The Impact of Medicare Fraud: Your Wealth & Your Mental Health
According to the Medicare Trustees report in 2012, the total Medicare expenditure was $574.2 Billion. Today’s prediction of overall Medicare expenses for 2022 has nearly doubled, at $1.0877 Billion. This dramatic projected increase is due in part to a significant growth in the number of people eligible for Medicare—aging Baby Boomers—and inflation. With legitimate Medicare costs expected to rise, reducing loss due to fraud, errors, and abuse is even more vital.
The Economic Impact
The economic impact of Medicare fraud, errors, and abuse on taxpayers, and the solvency of the Medicare Trust Fund are the most frequently touted reasons for addressing this problem. Less often discussed, are the financial and mental health impacts to individual Medicare beneficiaries who are victimized.
Fraud is intentional, and the types of fraud schemes are complex, and sometimes even include organized crime involvement. Scam artists target Medicare Beneficiaries to obtain sensitive personal identifying information, such as Medicare, social security and bank account numbers. The most prevalent scam consists of individuals contacting beneficiaries, claiming to represent Medicare and saying the beneficiary needs a new Medicare card. Beneficiaries are then asked to provide their personal sensitive information. In this way, it is estimated that $60 Billion is lost each year nationwide to Medicare Fraud.
Furthermore, the personal impact to Medicare beneficiary’s finances can also be devastating:
- Beneficiaries may be billed for unnecessary equipment or services not covered by Medicare
- Beneficiaries may be scammed out of their savings when scammers gain access to Social Security or bank account numbers
- Beneficiaries may be responsible for paying for future services that were fraudulently billed to Medicare in the past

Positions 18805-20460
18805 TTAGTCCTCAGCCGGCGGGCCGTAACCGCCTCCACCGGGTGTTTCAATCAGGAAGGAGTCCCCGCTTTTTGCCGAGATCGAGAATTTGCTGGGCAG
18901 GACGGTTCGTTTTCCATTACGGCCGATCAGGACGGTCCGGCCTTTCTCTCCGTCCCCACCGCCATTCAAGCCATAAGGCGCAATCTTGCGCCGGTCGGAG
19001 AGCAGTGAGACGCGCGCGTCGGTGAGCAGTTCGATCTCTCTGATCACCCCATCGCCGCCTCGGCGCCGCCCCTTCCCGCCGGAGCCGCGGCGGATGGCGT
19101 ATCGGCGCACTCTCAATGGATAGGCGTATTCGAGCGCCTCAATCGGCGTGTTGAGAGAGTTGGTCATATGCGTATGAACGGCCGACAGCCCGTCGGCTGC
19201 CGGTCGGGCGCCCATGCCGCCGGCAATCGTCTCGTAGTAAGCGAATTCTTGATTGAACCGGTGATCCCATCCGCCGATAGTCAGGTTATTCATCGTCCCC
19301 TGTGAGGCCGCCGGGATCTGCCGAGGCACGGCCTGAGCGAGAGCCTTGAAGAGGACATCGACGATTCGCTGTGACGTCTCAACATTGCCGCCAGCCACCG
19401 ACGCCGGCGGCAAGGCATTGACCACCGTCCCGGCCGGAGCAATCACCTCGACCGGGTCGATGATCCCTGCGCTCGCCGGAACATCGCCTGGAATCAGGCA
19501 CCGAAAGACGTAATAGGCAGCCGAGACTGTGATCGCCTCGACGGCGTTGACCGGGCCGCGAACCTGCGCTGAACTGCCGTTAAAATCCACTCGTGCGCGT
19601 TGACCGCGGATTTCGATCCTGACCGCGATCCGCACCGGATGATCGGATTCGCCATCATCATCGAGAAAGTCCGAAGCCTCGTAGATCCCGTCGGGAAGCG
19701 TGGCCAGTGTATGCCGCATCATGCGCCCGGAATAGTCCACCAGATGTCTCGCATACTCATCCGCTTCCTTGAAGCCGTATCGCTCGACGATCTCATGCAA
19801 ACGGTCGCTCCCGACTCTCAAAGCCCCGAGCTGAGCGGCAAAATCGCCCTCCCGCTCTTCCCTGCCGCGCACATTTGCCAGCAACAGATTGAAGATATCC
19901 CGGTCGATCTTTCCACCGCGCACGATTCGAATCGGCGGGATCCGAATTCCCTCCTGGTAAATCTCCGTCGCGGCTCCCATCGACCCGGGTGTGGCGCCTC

Mental Health Implications
The financial loss that is experienced by Medicare beneficiaries is especially insidious when considering that seniors also experience grief accompanying their financial loss. Research published by the National Institute of Health demonstrates that bereavement—grief or loss—is disproportionately experienced by older adults.
In addition, according to the National Council on Aging, approximately 80% of older adults live with a chronic disease, such as arthritis, diabetes, and high blood pressure. These physical health issues can also contribute to mental health stress. Not to mention, physical health issues can mean the inability to use coping mechanisms like reading, physical activity, and socializing. Exacerbated by the pandemic, seniors are especially susceptible to isolation, leading to loneliness and longing for social connections that contribute to mental health and vulnerability against scam calls.
So, how can one cope with financial loss?
- Contact SHIIP/ SMP for assistance
- Report your experience to 1-800-Medicare and the Federal Trade Commission.
- Consider seeking professional mental health support. A mental health professional can help you learn ways to cope with loss.
- Tell others. By sharing your story, you can educate your friends and family and actively work to help us fight fraud.
For more ways to prevent, detect, and report suspected Medicare fraud, errors, and abuse, visit shiip.iowa.gov.